The single biggest problem with Tales of the GI is that, although I have read parts one and two, it’s been more than a year since part two. It’s an unfortunate side effect of the small press that there will be long gaps between issues and multi-issue stories will suffer. The recap helped to jog my memory but it still felt very much like viewing the latest instalment in isolation. Part three itself is a well-written action scene. When faced with insurmountable odds, the battle-scarred GI must use his brains and his enemies’ own strength to give himself a fighting chance. The art, from the ever-dependable BOLT-01 is energetic and easy to follow. BOLT’s art always reminds me of 1980’s Marvel UK and although there are rough edges, it’s hard not to be carried along by its charm. Read all at once, I think this will be a very entertaining strip.

Sinister Dexter: Dr Maybe’s Museum Of Death; by Tony Mcveigh, Chris Askham & BOLT-01

To say I am not a fan of Sinister Dexter would be an understatement, so upfront I think it’s important to say I am not the target audience here. The story contains many of the things I dislike about the strip; the joke is old and wasn’t particularly funny the first time, and the word play is weak. The artwork is nice; I do like Chris Askham’s work; and the script and production are of the same quality as the ones that appeared in 2000AD in the 90’s. The jokes may well be knowingly bad like Christmas cracker jokes or maybe just not the kind of thing I find funny.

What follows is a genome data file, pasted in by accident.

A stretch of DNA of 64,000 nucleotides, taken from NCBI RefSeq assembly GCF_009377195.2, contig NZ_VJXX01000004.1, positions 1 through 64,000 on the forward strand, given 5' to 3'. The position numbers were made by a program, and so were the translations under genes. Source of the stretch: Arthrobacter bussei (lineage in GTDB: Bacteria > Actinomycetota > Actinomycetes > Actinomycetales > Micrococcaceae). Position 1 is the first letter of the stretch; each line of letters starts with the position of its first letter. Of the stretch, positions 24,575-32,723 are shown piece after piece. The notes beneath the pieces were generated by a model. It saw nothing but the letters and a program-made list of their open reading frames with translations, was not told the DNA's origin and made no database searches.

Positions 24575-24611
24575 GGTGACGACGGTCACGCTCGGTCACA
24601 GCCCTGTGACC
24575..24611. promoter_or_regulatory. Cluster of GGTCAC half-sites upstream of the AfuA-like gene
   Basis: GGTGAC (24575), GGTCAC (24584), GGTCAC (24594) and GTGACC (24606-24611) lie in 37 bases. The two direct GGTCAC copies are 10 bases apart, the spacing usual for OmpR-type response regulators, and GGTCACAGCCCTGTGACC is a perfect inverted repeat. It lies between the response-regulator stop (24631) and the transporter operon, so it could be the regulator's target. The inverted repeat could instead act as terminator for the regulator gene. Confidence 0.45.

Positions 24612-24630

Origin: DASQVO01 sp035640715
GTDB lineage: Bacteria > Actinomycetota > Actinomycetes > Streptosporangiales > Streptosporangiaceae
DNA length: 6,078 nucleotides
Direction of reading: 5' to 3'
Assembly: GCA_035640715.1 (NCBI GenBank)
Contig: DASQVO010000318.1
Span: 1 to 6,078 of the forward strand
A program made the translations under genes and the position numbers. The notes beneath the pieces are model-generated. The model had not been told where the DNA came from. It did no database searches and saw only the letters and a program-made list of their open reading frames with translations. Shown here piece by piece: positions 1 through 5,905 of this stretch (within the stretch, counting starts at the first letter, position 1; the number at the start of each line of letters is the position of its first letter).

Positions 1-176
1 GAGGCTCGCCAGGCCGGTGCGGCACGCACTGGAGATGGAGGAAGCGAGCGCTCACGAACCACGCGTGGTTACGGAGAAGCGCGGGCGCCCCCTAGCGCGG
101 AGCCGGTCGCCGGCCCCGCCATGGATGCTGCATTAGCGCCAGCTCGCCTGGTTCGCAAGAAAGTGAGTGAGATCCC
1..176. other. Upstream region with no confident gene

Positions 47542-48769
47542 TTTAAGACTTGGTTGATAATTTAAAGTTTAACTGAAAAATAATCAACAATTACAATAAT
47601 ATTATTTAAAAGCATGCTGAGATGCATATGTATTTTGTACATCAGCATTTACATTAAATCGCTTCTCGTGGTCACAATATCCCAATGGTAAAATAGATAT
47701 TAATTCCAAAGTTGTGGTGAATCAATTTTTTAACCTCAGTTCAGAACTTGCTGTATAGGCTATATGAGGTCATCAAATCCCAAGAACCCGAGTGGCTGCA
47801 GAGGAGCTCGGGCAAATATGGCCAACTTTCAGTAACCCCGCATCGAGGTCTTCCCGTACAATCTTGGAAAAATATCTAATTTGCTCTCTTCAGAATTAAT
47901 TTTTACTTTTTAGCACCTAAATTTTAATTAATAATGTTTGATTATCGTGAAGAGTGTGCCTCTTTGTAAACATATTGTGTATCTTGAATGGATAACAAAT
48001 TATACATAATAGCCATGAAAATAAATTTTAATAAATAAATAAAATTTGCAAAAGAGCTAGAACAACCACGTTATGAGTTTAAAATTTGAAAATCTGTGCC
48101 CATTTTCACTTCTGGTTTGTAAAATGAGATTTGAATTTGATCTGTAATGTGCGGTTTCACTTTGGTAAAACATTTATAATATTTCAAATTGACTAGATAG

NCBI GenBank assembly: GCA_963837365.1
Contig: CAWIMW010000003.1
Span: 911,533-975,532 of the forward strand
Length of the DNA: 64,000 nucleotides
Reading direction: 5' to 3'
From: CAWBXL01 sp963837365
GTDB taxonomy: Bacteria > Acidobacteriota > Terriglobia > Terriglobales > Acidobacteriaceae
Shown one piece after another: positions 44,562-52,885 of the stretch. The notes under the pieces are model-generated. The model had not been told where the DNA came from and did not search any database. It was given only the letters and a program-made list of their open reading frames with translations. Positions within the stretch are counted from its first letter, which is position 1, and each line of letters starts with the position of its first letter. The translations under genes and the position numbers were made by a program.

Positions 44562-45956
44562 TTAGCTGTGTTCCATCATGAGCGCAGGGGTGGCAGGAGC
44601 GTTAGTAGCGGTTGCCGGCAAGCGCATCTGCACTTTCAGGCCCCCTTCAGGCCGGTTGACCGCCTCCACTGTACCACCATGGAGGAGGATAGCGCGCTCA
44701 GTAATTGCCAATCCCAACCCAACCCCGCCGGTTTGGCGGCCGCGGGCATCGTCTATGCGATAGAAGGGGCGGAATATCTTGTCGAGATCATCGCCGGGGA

Anderson PSI Division: I Death; By Lee Robson, Dunk! Nimmo and BOLT-01

Dunk! Nimmo is like a cross between Brett Ewins and Ryan Hughes with a dash of D’Israeli thrown in for good measure. You remember that small press A-list I was talking about? Nimmo is on it. His work here is clean, uncluttered, lively and full of character. If I were to offer any criticism, it would be that Dunk’s layouts could be more interesting, there could be more variation in scale and a more dynamic choice of angle. Lee Robson has done a good job with the script: Anderson sounds right and the story moves along nicely without ever seeming predictable or rushed. One of the problems with short, self-contained stories is that there is only a limited amount of stories you can tell in a certain way in a certain space. It’s easy to reach for too much or too little; this does neither. Robson has crafted a complete and satisfying single-part tale and that is not an easy thing to do.

Whatever Happened to Sancho Panza?; by The Emperor, David Broughton & BOLT-01

David Broughton captures the look of Sancho Panza very well; the characters and the tank are instantly recognisable and constant without seeming forced. The anarchic, frenetic storytelling style seems to suit Broughton’s artistic sensibilities. The layouts are still jumbled, but for this strip it’s the right choice. The script does something I really like every time I see it in the small press. It takes a story that for some finished too soon and shows us there is still fun to be had with these old toys. Sancho Panza never got a second series, but if it had, it could have done a lot worse and maybe not much better than this.


Zarjaz 16 keeps a high standard: the art is never less than fit for purpose and some times it’s as good, if not better, then the art in 2000AD itself. The standard of writing is impressively high as well, never falling below decent. Zarjaz holds up well, not just in the small press but as a comic; its highs are highs by any standard and its lows just aren’t that low. It’s a must-buy for any 2000AD fan, past or present.

You can buy Zarjaz 16 from here.